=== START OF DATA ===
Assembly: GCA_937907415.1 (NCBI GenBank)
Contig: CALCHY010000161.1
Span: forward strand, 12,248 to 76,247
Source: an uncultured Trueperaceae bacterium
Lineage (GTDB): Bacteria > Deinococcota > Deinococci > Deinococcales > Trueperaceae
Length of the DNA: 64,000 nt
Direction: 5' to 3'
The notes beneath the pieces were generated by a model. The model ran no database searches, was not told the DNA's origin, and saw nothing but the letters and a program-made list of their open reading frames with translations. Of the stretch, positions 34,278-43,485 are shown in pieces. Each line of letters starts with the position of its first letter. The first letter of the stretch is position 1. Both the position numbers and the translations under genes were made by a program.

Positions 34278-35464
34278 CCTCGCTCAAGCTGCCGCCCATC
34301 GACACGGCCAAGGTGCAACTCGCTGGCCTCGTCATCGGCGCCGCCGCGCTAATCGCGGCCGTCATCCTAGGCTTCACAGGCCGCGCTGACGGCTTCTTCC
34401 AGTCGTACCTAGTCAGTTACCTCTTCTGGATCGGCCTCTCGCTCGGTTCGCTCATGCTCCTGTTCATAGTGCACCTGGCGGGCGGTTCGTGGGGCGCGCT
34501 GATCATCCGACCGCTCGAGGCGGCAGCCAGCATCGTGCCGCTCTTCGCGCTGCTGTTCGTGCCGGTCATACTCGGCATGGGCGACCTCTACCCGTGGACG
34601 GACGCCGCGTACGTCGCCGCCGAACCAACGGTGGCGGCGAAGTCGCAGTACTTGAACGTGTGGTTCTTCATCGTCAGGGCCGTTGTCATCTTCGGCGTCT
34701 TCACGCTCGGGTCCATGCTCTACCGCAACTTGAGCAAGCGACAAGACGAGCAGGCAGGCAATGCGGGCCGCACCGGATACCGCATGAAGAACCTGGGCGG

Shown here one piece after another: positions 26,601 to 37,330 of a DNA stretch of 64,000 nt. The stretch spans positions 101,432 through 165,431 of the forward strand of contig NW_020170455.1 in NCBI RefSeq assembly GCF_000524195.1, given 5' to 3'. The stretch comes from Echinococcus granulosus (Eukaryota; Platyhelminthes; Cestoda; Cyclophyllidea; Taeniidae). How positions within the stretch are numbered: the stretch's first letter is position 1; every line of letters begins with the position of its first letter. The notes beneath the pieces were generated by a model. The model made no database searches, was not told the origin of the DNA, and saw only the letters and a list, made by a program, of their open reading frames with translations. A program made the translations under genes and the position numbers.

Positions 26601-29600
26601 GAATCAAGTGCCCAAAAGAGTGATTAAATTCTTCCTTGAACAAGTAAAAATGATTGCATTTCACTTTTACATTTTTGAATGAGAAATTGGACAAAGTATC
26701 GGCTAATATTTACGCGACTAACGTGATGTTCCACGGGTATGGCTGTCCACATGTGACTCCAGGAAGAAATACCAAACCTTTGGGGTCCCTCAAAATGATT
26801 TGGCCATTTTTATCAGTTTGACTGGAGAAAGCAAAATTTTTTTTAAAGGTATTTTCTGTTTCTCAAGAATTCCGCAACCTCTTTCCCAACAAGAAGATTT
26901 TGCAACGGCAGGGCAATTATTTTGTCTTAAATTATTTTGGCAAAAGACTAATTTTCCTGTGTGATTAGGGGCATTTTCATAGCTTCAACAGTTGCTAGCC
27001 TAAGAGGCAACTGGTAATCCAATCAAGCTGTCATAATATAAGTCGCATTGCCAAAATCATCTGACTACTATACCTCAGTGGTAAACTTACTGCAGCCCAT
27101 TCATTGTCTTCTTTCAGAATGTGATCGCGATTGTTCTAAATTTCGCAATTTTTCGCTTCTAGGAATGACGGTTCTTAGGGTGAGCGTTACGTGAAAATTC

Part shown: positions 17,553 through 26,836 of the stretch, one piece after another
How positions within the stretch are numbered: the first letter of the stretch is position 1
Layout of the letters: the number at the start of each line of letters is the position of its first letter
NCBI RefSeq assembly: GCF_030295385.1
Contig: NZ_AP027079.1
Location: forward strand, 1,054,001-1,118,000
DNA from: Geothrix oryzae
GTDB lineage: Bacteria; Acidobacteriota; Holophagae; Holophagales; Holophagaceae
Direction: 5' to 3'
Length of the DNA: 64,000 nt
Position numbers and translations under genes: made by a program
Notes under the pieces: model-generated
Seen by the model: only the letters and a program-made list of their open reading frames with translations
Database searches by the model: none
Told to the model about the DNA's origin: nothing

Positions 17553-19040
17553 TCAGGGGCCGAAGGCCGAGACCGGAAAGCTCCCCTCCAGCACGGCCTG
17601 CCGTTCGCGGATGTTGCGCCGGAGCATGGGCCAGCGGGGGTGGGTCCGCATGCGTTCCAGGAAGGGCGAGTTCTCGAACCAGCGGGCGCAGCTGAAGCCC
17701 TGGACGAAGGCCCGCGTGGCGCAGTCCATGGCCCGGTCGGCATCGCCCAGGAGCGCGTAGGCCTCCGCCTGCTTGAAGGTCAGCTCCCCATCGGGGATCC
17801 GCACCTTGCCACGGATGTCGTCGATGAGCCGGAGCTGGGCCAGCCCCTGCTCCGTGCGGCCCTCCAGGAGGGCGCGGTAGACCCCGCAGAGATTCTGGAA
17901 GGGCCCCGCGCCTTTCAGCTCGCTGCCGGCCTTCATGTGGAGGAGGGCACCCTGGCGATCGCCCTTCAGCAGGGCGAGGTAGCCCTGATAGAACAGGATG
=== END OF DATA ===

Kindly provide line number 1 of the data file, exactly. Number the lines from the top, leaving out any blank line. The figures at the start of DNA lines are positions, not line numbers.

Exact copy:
Assembly: GCA_937907415.1 (NCBI GenBank)